Dame Julia Myra Hess- the war pianist who boosted London’s morale during the Blitz

Myra Hess was awarded the DBE in 1941 for initiating the lunch-time concerts in the National Gallery - Hulton Archive
Myra Hess was awarded the DBE in 1941 for initiating the lunch-time concerts in the National Gallery - Hulton Archive

To celebrate 100 years since British women were given the right to vote, The Telegraph - alongside the Mayor of London's #BehindEveryGreatCityCampaign - is running a weekly series.

'Hidden Credits' will look back and celebrate individual women who have smashed glass ceilings, helped change society for the better and given the UK's capital something to boast about.

In a time when London was facing one of its most treacherous periods, it was Dame Julia Myra Hess’s  musical talent, as well as her unwavering passion, that provided the capital with the morale boosting musical concerts it so desperately needed.

The Blitz, which devastated almost a third of the city, meant that it had become increasingly difficult for many to find any sort of escape from the hardships and heartbreak of the Second World War. Moreover, the chaos meant that London’s social scene all but ground to a halt. There was little opportunity for people to find respite from the distress of the conflict.

It was Hess - a British pianist, who had made her on-stage debut aged just 17 - who helped to ‘spur on the willpower’ of the London’s citizens during the anarchy of war.

Dame Julia Myra Hess - Credit: Hulton Archive
By the time she reached 12, Hess had gained a scholarship to study at the Royal Academy of Music Credit: Hulton Archive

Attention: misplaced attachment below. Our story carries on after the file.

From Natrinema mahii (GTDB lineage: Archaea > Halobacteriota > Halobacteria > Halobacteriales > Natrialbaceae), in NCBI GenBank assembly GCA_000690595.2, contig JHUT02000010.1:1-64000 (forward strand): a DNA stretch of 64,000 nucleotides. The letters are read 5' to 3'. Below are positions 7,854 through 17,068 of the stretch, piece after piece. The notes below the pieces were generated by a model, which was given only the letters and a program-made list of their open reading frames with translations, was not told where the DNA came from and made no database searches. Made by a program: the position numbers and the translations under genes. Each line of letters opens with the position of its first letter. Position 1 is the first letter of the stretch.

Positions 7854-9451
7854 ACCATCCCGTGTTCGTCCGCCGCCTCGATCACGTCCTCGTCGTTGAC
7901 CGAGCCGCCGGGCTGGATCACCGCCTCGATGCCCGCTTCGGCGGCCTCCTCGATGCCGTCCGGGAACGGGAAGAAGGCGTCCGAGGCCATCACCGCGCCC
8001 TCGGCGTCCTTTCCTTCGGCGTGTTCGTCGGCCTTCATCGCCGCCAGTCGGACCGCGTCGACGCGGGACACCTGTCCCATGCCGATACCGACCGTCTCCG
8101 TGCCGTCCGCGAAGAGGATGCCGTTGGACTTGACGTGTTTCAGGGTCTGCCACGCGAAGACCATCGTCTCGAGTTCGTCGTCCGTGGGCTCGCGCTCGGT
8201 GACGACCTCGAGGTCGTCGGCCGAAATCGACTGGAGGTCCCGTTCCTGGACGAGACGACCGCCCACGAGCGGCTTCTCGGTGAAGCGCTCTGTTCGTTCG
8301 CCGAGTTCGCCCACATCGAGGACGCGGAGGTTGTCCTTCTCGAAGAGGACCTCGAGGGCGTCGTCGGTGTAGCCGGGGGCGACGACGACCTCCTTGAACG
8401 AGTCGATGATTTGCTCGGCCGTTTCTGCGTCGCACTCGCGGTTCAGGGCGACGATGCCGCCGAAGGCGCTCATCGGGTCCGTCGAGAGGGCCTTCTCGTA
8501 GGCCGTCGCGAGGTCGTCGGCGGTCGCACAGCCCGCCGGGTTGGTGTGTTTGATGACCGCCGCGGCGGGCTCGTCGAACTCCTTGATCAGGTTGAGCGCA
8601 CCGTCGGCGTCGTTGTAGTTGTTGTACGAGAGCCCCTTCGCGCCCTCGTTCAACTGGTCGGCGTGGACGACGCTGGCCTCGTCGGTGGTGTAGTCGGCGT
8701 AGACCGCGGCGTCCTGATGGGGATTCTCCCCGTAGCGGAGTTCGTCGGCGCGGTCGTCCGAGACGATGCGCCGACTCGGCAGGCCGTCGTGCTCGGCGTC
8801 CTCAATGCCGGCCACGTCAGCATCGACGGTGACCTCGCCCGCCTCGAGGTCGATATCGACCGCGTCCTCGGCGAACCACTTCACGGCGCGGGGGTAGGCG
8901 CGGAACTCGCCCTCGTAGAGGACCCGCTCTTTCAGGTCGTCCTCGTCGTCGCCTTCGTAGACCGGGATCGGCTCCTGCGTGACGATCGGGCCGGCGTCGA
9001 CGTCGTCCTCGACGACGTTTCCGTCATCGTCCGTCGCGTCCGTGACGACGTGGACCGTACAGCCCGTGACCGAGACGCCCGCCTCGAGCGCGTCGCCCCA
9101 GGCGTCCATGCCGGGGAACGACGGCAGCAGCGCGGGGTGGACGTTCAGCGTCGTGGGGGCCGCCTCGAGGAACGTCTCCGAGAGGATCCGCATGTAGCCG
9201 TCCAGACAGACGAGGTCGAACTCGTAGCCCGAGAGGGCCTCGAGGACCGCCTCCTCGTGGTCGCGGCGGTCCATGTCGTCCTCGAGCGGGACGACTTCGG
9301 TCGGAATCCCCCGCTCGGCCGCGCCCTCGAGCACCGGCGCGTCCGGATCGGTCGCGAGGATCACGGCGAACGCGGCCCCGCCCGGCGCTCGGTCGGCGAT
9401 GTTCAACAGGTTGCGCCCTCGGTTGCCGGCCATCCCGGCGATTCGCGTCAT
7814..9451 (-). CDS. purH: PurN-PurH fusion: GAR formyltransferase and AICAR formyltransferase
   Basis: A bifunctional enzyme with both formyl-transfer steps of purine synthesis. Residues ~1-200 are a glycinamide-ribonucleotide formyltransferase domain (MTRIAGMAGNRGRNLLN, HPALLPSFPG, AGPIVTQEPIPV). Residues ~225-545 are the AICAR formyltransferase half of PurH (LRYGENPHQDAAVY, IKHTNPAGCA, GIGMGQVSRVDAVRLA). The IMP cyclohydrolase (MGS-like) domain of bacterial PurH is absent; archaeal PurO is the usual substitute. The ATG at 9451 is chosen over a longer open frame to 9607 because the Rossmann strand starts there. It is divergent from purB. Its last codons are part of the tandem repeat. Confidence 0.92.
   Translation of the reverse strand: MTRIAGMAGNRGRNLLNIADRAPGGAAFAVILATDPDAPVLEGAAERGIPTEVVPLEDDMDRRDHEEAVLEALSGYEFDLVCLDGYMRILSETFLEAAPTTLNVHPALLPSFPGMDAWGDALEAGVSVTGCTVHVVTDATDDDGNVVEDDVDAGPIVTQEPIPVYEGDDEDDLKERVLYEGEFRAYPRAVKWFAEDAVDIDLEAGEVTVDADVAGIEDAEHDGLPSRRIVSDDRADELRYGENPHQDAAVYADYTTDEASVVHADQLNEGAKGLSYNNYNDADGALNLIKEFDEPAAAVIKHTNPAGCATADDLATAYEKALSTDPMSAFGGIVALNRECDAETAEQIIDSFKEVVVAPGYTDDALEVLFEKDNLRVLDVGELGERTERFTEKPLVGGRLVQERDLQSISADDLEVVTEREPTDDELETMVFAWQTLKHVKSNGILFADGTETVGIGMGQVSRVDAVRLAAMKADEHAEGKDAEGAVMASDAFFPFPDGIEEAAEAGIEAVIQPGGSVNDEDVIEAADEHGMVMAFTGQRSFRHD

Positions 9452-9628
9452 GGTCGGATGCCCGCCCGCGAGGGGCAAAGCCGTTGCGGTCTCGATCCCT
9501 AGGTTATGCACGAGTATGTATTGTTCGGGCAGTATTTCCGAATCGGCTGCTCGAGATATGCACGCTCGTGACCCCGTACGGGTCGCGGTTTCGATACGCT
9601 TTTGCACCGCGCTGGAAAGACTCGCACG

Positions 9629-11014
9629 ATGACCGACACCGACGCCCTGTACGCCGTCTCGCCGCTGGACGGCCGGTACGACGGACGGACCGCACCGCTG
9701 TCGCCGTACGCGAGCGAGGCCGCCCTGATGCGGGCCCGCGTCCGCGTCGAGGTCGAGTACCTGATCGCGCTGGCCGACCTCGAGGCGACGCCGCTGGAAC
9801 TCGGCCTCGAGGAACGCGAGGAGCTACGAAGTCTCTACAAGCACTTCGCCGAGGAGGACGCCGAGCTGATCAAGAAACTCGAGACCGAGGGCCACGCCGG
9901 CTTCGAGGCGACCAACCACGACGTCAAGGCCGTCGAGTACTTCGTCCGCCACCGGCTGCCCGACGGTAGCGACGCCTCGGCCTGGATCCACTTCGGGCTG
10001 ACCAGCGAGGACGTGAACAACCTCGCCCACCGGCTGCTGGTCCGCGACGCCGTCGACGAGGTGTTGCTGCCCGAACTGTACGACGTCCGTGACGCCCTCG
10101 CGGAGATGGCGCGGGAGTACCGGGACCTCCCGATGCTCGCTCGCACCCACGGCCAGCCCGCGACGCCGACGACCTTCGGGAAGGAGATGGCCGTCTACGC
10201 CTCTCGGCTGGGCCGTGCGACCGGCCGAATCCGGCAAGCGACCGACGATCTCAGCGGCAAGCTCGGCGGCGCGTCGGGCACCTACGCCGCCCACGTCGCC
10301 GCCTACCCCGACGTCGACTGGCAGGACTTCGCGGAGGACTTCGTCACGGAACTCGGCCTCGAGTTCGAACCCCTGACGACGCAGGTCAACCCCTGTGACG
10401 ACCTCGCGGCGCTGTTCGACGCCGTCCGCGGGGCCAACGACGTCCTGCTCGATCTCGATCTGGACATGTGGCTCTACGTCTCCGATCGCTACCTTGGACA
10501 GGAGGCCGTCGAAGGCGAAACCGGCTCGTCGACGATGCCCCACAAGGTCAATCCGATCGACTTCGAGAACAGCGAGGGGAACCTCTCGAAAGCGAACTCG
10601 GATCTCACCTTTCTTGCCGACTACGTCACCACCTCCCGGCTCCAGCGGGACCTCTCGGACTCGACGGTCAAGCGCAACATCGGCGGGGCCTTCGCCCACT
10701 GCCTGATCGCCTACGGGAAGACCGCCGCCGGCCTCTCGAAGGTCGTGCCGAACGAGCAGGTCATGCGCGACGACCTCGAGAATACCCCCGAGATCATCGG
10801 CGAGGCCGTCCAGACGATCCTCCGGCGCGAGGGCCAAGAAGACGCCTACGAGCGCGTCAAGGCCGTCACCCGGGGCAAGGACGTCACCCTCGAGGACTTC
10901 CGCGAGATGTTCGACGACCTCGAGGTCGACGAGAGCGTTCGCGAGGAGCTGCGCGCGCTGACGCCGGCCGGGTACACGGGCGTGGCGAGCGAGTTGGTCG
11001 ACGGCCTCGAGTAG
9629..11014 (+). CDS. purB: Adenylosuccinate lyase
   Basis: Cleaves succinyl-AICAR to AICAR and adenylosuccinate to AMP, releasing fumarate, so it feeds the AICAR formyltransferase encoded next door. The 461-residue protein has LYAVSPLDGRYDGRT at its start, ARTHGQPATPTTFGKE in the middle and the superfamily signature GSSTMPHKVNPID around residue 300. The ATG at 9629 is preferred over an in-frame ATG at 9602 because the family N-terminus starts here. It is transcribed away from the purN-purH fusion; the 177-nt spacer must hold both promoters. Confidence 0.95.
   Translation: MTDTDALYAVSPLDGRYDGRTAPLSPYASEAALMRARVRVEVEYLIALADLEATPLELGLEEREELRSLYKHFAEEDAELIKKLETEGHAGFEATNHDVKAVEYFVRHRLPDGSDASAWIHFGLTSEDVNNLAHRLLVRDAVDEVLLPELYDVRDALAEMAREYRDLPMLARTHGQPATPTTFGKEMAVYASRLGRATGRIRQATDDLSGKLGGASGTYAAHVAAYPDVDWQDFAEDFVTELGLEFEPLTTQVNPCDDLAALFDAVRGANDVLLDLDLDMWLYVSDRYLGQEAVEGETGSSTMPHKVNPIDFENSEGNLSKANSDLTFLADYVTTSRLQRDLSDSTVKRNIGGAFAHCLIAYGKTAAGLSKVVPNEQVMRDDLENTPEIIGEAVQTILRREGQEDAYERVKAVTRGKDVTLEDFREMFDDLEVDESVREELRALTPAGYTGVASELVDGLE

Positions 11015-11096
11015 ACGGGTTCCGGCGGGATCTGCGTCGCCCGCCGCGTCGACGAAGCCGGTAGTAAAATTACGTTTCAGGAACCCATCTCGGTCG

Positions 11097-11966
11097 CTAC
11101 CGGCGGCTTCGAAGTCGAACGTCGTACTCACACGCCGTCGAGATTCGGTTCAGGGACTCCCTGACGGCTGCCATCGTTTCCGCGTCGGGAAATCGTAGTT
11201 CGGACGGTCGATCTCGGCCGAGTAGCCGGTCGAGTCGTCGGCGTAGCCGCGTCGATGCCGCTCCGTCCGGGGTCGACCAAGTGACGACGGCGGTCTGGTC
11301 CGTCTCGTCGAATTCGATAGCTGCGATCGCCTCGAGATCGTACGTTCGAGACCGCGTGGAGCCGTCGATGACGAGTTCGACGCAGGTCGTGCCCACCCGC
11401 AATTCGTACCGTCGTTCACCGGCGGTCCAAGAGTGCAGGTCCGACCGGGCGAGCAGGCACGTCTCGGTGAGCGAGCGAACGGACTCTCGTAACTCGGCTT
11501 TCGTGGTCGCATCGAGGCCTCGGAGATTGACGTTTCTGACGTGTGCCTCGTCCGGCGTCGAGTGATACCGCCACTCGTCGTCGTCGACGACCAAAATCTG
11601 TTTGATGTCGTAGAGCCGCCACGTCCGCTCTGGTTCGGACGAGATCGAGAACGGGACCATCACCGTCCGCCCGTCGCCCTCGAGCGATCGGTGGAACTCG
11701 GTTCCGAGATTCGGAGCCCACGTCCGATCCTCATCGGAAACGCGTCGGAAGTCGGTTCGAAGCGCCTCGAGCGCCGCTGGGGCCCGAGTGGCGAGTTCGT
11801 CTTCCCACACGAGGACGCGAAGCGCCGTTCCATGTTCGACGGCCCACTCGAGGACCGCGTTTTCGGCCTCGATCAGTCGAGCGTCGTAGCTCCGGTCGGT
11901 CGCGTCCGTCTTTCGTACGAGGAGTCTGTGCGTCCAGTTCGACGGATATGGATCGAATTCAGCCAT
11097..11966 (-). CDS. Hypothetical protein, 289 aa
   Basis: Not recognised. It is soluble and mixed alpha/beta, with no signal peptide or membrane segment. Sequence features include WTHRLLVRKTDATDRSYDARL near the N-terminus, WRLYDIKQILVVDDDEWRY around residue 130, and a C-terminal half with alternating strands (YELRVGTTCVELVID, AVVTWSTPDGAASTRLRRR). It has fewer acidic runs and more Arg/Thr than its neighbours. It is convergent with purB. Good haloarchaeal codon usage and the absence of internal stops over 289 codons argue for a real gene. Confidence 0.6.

Determined not to be hindered by Britain’s uncertain future, she used her status as one of the most prominent pianists of the time - having built a career over three decades of extensive world tours - to organise low cost lunchtime concerts for the public at London’s National Gallery.

Overall, Hess conducted 1,860 showcases that spanned the whole of the war. The aim?

“To give spiritual solace to those who are giving all to combat the evil”

Hess was the youngest of four siblings, born February 25, 1890 in North London. From the age of five, she showed musical talent and by the time she reached 12, had gained a scholarship to study at the Royal Academy of Music.

Her wartime showcases were immensely popular and performances enthralled audiences - 824,000 people attended in all. Hess, still the active pianist herself, played in 150 of the concerts herself.

Kenneth Clark, Director of the National Gallery during the Second World War, described the people who attended the concerts as ‘Young and old, smart and shabby, Tommies in uniform with their tin hats strapped on, old ladies with ear trumpets, musical students, civil servants, office boys, busy public men; all sorts had come.’

For this contribution to maintaining the morale of the populace of London, King George VI awarded Hess the Dame Commander of the British Empire (DBE) in 1941 in recognition of her wartime service.

(She had previously been awarded a CBE in 1936). Additionally, she received honorary degrees from universities of Manchester, Durham, London, St andrews, Reading, Cambridge and Leeds.

Dame Myra Julia Hess - Credit:  HULTON ARCHIVE
Her wartime showcases were immensely popular - 824,000 people attended in all. Hess, played in 150 of the concerts herself Credit: HULTON ARCHIVE

Her concerts concluded a year after the war ended. Meanwhile Hess was just as triumphant - the Fifties was her best era. The recordings that exist of her performances of the time - including live Brahms' B-Flat Concerto with Bruno Walter in 1951 - were considered ‘her finest on record’ by many musicians of the time.

Hess’s last performance was in October 1961, aged 71. She was suffering with circulatory problems and arthritis, and died four years later.

Since then, Hess has been commemorated with her own blue plaque in North London. Remembered as more than just a musician, but as a woman who used her talent to unite the capital and keep-up the spirits of many, in a time that looked undeniably bleak.